(f) the chief investigator of her son's case, one Ch., investigated other fraud charges against her son, that led to his earlier fraud conviction in 1997. The author declares that in 1997, Ch. had extorted a large sum of money from her for the release of her son (that finally did not occur). She had appealed to have another investigator placed in charge of her son's case, but allegedly her application was even not accepted in the Police station;
(g) the court called only witnesses against her son, and "simply ignored" witnesses on his behalf.

2.4 The author claims that contrary to article 138 of the Criminal Execution Code and article 6, paragraph 4, of the Covenant, while on death row, her son was informed by penitentiary authorities that he had to sign a declaration to the effect that he renounced his right to seek a pardon, which he did. The author asked for explanations and was informed, by letter of 22 January 2001, that when her son received a copy of the judgment of the Tashkent Regional Court of 26 December 2001, he was duly informed of his right to request a presidential pardon and of the right to be assisted by a lawyer when preparing this request. According to the authorities, her son refused to file a pardon request, without giving any reasons. A record in this connection was made and was sent to the Presidential administration.

THE COMPLAINT

3. The author claims that her son's rights under articles 6; 7; 10; 14; 15; and 16 of the Covenant, have been violated.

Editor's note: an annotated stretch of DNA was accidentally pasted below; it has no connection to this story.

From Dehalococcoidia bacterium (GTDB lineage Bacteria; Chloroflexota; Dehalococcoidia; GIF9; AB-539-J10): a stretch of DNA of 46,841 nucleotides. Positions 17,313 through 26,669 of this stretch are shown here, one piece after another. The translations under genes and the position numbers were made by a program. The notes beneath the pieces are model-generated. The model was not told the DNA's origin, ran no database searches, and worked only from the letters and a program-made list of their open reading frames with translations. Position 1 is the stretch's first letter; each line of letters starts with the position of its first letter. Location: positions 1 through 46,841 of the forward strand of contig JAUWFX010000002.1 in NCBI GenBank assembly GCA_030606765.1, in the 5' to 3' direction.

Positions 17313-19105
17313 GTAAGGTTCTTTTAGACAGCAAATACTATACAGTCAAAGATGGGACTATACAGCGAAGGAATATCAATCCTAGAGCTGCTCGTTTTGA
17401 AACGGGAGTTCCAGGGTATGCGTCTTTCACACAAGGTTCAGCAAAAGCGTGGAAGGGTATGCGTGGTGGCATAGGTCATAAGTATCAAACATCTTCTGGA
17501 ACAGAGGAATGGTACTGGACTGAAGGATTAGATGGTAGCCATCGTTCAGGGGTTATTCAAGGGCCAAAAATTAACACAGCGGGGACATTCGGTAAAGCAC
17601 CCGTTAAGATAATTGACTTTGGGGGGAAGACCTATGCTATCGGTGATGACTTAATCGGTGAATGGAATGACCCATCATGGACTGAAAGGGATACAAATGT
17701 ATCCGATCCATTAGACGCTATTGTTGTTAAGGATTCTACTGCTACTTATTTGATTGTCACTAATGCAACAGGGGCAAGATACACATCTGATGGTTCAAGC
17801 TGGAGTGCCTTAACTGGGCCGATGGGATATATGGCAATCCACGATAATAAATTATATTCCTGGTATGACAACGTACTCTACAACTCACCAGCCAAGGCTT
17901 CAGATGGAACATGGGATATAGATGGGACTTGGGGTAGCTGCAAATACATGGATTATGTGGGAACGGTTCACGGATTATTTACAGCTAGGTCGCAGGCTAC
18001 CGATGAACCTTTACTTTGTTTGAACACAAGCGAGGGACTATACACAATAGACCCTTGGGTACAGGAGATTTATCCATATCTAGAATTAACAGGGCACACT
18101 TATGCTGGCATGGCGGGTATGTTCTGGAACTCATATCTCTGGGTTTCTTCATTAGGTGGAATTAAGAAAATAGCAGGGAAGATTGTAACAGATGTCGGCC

STATE PARTY'S OBSERVATIONS

4. The State party presented its comments on 22 May 2002. It recalls that the author's son's guilt was established and he was correctly sentenced to death on 7 August 2001, by the Tashkent Regional Court. On 26 December 2001, his conviction was confirmed by the appeal body of the Tashkent Regional Court. The State party also examines the facts of the criminal case. Finally, it indicates that on 19 February 2002, the Supreme Court commuted Mr. Kornetov's death sentence to 20 years' imprisonment.

AUTHOR'S COMMENTS

5. The author presented additional comments on 2 September 2002, 7 April 2003, and 25 February 2005. She reiterates that her son is innocent and reaffirms that he was convicted on insufficient grounds. In particular, she reiterates that her son confessed guilt under duress at the beginning of the preliminary investigation, and that at the opening of the trial, he complained about his ill-treatment to the court and gave the names of the officials responsible for his beatings. According to the author, her son's affirmations in this context were not reflected in the trial records, and the court did not verify his affirmations.

ISSUES AND PROCEEDINGS BEFORE THE COMMITTEE

ADMISSIBILITY CONSIDERATIONS

6.1 Before considering any claim contained in a communication, the Human Rights Committee must, in accordance with rule 93 of its rules of procedure, decide whether or not the communication is admissible under the Optional Protocol to the Covenant.

6.2 The Committee notes that the same matter is not being examined under any other international procedure, and that the State party has not contested that domestic remedies have been exhausted. The requirements of article 5, paragraph 2 (a) and (b), of the Optional Protocol, are therefore met.